Compare and contrast the work of at least two poets on the theme of American society and its values. Walt Whitman (1819-92) wrote, The chief reason for the being of the United States of America is to bring about the common good will of all mankind, the solidarity of the world (Leaves of Grass). Walt Whitman, one of the most influential poets to come out of America was a true patriot. This loyalty to his country is clear in his poetry which continually praises the United States, and was born out of his belief that The United States themselves are essentially the greatest poem (Leaves of Grass). Allen Ginsberg (1926-97), on the other hand, was one of the original American rebels. His hedonistic lifestyle and open rejection of the conservative American values of his time show him in sharp contrast to Walt Whitman.

Much of his poetry blatantly throws commonplace norms back in the faces of the people of the Land of Hope and Glory. These very different attitudes to their homeland create an obvious contrast between the two poets. Whilst Walt Whitman saw himself as a man of the people and a voice for America, Allen Ginsberg revelled in his outcast status. Whitman s Song of Myself is a lyric poem told through the joyful experience of the narrator. Ginsberg s America is the negative admonishment of an outsider to the America he detests. As a member of the Beats generation Allen Ginsberg abhorred conservative America.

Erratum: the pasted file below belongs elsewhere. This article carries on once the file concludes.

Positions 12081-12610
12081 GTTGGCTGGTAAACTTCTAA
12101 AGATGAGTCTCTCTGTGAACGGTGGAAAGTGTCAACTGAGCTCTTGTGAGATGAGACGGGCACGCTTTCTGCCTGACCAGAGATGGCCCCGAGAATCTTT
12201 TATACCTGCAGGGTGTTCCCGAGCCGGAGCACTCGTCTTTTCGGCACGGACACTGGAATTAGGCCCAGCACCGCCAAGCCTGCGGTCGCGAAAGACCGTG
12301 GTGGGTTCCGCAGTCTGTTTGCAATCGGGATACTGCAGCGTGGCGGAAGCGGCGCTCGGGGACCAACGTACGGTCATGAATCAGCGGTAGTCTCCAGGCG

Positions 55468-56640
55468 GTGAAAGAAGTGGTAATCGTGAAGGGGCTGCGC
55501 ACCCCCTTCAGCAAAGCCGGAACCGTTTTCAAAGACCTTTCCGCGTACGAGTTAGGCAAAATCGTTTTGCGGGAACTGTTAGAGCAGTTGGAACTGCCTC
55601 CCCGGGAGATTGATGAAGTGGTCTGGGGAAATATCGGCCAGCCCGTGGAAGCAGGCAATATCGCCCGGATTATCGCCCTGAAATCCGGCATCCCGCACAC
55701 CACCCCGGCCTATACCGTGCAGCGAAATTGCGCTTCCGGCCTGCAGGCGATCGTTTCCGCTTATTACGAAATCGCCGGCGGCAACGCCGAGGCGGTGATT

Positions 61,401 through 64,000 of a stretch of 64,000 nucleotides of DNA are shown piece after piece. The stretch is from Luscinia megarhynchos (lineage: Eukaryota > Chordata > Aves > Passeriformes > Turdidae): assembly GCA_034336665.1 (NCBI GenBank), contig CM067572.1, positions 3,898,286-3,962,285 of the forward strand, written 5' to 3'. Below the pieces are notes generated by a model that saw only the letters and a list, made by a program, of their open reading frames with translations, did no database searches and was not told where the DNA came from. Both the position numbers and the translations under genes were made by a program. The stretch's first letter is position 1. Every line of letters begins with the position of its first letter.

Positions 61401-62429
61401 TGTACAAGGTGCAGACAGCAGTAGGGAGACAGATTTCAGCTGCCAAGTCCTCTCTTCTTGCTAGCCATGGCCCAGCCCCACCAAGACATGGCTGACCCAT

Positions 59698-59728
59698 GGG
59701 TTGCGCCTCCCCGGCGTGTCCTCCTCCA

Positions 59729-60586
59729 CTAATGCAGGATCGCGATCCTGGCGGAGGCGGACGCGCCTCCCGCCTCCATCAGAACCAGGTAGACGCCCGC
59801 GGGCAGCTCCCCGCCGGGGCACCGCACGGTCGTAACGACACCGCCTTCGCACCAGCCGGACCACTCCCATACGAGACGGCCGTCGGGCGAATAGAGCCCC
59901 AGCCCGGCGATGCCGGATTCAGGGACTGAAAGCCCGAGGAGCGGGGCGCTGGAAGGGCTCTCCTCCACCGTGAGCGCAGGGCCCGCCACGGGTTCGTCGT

This preoccupation to attack the repressiveness of mainstream American culture with little sense of a collective identity is a main theme of Ginsberg s America and this poem emphasises the differences of opinion about America that Allen Ginsberg and Walt Whitman held. As celebration of the counterculture of the Beats America asserts itself in Ginsberg s many frank and open admissions of his own activities and personality. Homosexuality, the use of illegal drugs, and a lack of respect for the politics of his society were taboo in the America of the 1950 s and 60 s and Ginsberg delights in highlighting these activities, a major part of his own life, in his poetry. In America Ginsberg reveals many of his complaints about his country. His disgust at the nuclear arms race, prevalent at the time, emerges early in America. In line 5 he tells his country to go fuck yourself with your atom bomb.